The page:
18.1 Types of Proposals 279

18.2 The Proposal Process 280

■■ ON THE JOB… The Proposal Process 281

■■ ON THE JOB… Factors in Successful Proposals 283

18.3 Structure and Examples of Proposals 283

■■ ON THE JOB… Respect Your Reader’s Needs 284

18.3.1 Typical Sections of Proposals 284

18.3.2 Additional Sections in Formal

Proposals 285

18.3.3 Section Variations for Grant Proposals 285

18.3.4 Special Considerations for Executive Summaries 286

18.3.5 Graphics in Proposals 286

18.3.6 Sample Proposals 287

■■ ON THE JOB… Successful Commercial Proposals 294

18.4 Internal Proposals and the Action Gradient 303

18.4.1 Avoiding Action 303

18.4.2 Taking Limited Action 303

18.4.3 Taking Positive Action 303

■■ GUIDELINES for Proposals 304

■■ CHECKLIST for Revising and Editing Proposals 305

Exercises 306 • Collaborative Project 306

19 Formal Analytical Reports 307

■■ ON THE JOB… The Report as “Product” 307

19.1 Types of Analysis and Analytical Problems 308

19.1.1 Four Main Types of Analysis 308

19.1.2 Typical Analytical Problems 308

19.1.3 A Sample Situation 310

19.2 Elements of Analysis 317

19.2.1 Clearly Identified Problem or Question 317

■■ ON THE JOB… Components of a Successful Analytical

Report 318

19.2.2 Subordination of Personal Bias 318

19.2.3 Accurate and Adequate Data 318

19.2.4 Fully Interpreted Data 318

19.2.5 Clear and Careful Reasoning 318

19.2.6 Appropriate Visuals 319

19.2.7 Valid Conclusions and Recommendations 319

19.3 Parts of a Formal Report 320

19.3.1 Introduction 322

19.3.2 Central Section 322

■■ ON THE JOB… Investigation Reports 322

19.3.3 Conclusion 323

19.4 The Process of Writing Reports 323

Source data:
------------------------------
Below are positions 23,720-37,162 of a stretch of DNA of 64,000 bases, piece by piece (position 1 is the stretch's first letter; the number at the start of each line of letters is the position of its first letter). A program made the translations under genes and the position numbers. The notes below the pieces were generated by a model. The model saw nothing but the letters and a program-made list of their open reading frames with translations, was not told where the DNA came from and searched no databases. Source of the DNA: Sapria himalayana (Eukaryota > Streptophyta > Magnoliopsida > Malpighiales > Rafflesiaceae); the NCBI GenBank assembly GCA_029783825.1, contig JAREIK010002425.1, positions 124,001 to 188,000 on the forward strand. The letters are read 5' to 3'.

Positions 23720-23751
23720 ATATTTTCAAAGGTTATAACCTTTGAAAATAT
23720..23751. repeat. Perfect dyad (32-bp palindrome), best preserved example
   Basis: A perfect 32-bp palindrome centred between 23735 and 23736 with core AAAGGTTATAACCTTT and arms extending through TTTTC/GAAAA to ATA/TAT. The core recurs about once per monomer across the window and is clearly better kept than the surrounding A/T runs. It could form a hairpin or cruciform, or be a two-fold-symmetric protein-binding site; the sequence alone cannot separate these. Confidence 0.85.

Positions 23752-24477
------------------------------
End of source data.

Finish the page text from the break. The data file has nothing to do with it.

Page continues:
19.4.1 Using Outlines 323

■■ ON THE JOB… Visual Outlines 324

■■ ON THE JOB… Producing a Consultant Report 328

19.4.2 A Formal Analytical Report 328

■■ GUIDELINES for Formal Analytical Reports 348

■■ CHECKLIST for Revising and Editing Analytical Reports 348

Exercise 349 • Collaborative Project 349

20 Adding Document Supplements 350

20.1 Purpose of Document Supplements 350

20.2 Types of Document Supplements 351

20.2.1 Cover 351

20.2.2 Transmittal Document 351

20.2.3 Title Page 351

20.2.4 Summary 354

20.2.5 Table of Contents 354

20.2.6 List of Figures and Tables 354

20.2.7 List of Sources Cited 356

20.2.8 Glossary 356

20.2.9 Appendix 356

Exercises 359 • Collaborative Project 359

21 Short Reports 360

21.1 Formats and Structure of Short Reports 360

21.1.1 Formats 360

21.1.2 A Structure for All Purposes 361

21.2 Types of Informational Reports 362

21.2.1 Progress Reports 363

21.2.2 Periodic Activity Reports 364

21.2.3 Project Completion Reports 364

21.2.4 Incident Reports 364

21.2.5 Inspection Reports 364

21.2.6 Compliance Reports 364

21.2.7 Field Trip Reports 365

21.2.8 Meeting Minutes 365

21.3 Types of Analytical Reports 385

21.3.1 Feasibility Reports 385

21.3.2 Causal Analyses 387

21.3.3 Assessment Reports 387

21.3.4 Recommendations Reports 387

21.3.5 Lab Reports 388

21.3.6 Form Reports 389

■■ CHECKLIST for Revising and Editing Short

Reports 397

Exercises 398 • Collaborative Project 398

22 Workplace Correspondence 399

22.1 Letters and Memos 399

22.1.1 Letter Usage, Formats, and Elements 400

22.1.2 Memo Usage and Format 404

■■ GUIDELINES for Letters and Memos 407

22.2 Electronic Mail 407

■■ ON THE JOB… The Ascendancy of Email 408

■■ ON THE JOB… Email Still Has Its Place 409

22.2.1 Email Format 409

22.2.2 Email Privacy Issues 411

22.2.3 Email Quality Issues 411

22.2.4 Email Offshoots and Alternatives 412

22.2.5 Email’s Future 413

■■ GUIDELINES for Email 414

22.3 Common Considerations for all Workplace

Correspondence 415

22.3.1 Interpersonal Considerations 415

22.3.2 Structural Considerations 417

22.3.3 Length Considerations 420

22.3.4 Writing Workplace Correspondence

Efficiently 421

22.4 Text and Instant Messaging 421

■■ PROFILE Communicating Globally with Professional